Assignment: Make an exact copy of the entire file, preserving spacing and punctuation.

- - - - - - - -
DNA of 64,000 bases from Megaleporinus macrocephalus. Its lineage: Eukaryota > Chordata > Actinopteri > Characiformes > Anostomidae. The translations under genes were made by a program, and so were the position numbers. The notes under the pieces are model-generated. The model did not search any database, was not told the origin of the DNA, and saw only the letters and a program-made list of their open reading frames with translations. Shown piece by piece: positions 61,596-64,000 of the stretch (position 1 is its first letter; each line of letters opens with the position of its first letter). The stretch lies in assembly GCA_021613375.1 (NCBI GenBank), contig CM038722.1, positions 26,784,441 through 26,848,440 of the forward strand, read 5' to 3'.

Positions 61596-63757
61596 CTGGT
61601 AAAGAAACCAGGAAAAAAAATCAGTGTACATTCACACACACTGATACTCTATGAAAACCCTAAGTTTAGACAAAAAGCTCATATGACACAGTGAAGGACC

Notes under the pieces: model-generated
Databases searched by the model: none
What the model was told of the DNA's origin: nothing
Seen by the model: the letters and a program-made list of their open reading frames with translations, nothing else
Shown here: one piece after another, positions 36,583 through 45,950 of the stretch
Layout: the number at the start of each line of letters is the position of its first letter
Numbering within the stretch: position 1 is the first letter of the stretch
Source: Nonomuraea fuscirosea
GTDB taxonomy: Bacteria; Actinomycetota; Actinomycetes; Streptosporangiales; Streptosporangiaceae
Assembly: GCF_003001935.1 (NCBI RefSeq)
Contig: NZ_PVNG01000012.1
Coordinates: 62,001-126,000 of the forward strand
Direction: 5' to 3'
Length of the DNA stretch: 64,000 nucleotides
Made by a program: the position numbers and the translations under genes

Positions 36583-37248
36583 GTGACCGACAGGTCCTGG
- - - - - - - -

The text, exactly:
DNA of 64,000 bases from Megaleporinus macrocephalus. Its lineage: Eukaryota > Chordata > Actinopteri > Characiformes > Anostomidae. The translations under genes were made by a program, and so were the position numbers. The notes under the pieces are model-generated. The model did not search any database, was not told the origin of the DNA, and saw only the letters and a program-made list of their open reading frames with translations. Shown piece by piece: positions 61,596-64,000 of the stretch (position 1 is its first letter; each line of letters opens with the position of its first letter). The stretch lies in assembly GCA_021613375.1 (NCBI GenBank), contig CM038722.1, positions 26,784,441 through 26,848,440 of the forward strand, read 5' to 3'.

Positions 61596-63757
61596 CTGGT
61601 AAAGAAACCAGGAAAAAAAATCAGTGTACATTCACACACACTGATACTCTATGAAAACCCTAAGTTTAGACAAAAAGCTCATATGACACAGTGAAGGACC

Notes under the pieces: model-generated
Databases searched by the model: none
What the model was told of the DNA's origin: nothing
Seen by the model: the letters and a program-made list of their open reading frames with translations, nothing else
Shown here: one piece after another, positions 36,583 through 45,950 of the stretch
Layout: the number at the start of each line of letters is the position of its first letter
Numbering within the stretch: position 1 is the first letter of the stretch
Source: Nonomuraea fuscirosea
GTDB taxonomy: Bacteria; Actinomycetota; Actinomycetes; Streptosporangiales; Streptosporangiaceae
Assembly: GCF_003001935.1 (NCBI RefSeq)
Contig: NZ_PVNG01000012.1
Coordinates: 62,001-126,000 of the forward strand
Direction: 5' to 3'
Length of the DNA stretch: 64,000 nucleotides
Made by a program: the position numbers and the translations under genes

Positions 36583-37248
36583 GTGACCGACAGGTCCTGG